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  • Writer's pictureUtopia 500

CIBO: Graffiti against hate

In the north of Italy, near Venice, there is a beautiful city, so beautiful that Shakespeare chose it as the setting for Romeo and Juliet, the most famous romantic drama of all time. Nowadays life in this city is amazing, but unfortunately love is only in the air and is replaced by the shadows of increasing hatred. This city is Verona. Verona is known for being one of the most racist cities in the whole country, and this is mainly due to the fact that a part of the citizens still supports far-right parties and their ideology, which is reminiscent of fascism. The extent of the problem can be guessed just by walking through the streets. It is very common to read or see slogans and graphic representations with fascist references on walls; they are almost everywhere. Although in Italy any reference to fascism is forbidden and can be prosecuted, people do not seem to care and continue to spread these unconstitutional ideas.


Fortunately, people are not all the same and Pier Paolo Spinazzé is one of them. Pier Paolo Spinazzé, also known as CIBO (which stands for "food" in Italian), was born in Italy in 1982. As you can see from the picture above, where he is pictured in front of a huge slice of pizza while holding a bottle of spray paint, he is a graffiti artist. At the beginning of his activity as an artist, CIBO painted empty walls in Verona to express himself and his art, but then something tragic happened. In 2008, a group of neo-fascists killed one of his fellow students at the university. This event left a strong impression on Pier Paolo and led him to a new use of his art. He realised that graffiti could be used to fight fascism. But how? By making cover-ups. He began to replace the neo-fascist symbols with his art.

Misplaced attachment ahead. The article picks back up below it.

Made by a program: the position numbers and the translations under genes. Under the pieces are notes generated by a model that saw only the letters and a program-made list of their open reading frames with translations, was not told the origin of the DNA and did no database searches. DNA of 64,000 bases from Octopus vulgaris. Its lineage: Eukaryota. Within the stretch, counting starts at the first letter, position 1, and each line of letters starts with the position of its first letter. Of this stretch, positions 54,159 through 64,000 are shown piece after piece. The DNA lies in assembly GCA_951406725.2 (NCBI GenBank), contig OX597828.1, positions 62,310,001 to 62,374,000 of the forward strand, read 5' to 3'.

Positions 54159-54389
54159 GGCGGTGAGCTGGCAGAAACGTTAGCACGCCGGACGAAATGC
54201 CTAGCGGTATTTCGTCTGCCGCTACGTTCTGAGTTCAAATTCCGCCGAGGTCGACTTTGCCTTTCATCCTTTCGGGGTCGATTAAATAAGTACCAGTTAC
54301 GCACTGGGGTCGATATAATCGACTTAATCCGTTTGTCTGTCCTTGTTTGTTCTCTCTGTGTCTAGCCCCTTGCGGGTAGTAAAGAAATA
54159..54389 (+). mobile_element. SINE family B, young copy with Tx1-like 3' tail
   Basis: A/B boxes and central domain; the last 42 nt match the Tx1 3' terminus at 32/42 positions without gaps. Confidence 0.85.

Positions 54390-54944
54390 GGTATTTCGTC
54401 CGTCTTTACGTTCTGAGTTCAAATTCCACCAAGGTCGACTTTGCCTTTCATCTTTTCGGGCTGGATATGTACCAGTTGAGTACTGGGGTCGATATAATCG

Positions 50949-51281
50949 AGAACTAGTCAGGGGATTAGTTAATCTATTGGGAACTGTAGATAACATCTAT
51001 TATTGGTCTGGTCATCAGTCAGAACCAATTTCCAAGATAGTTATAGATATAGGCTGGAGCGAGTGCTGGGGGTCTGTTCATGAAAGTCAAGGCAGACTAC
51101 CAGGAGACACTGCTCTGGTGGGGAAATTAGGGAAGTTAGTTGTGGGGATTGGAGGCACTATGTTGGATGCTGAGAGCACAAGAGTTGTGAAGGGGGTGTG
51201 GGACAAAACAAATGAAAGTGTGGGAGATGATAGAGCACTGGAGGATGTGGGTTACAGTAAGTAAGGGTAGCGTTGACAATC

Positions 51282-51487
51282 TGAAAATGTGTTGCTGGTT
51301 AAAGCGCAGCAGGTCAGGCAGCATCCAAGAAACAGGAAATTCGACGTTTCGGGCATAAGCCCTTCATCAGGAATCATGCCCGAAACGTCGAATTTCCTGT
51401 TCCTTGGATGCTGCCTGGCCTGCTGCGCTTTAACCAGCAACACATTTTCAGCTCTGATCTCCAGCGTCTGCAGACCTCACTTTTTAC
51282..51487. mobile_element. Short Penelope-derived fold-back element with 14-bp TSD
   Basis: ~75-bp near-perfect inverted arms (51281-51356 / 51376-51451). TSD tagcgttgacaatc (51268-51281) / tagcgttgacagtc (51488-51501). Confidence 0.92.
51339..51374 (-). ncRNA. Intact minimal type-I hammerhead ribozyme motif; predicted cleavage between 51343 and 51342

His art is a tribute to Italian cuisine, as his typical motifs are foods such as pasta, spaghetti, fresh basil, mozzarella and more. Why this choice? Why food? Because food is joyful and every Italian loves it! Food make us happy and generate a sense of cohesion and even a graphic representation of it has the same impact on people.


Was it easy to do that? No, it was not and CIBO knows that perfectly well. Every time he covers a far-right scrawl with one of his murals, the next day it is destroyed and replaced with a new fascist symbol. Is it worth it? Yes, it is and it must be done. Nevertheless, CIBO has never stopped (he has been fighting for more than ten years now). Every time someone destroys one of his works, he makes it new again!

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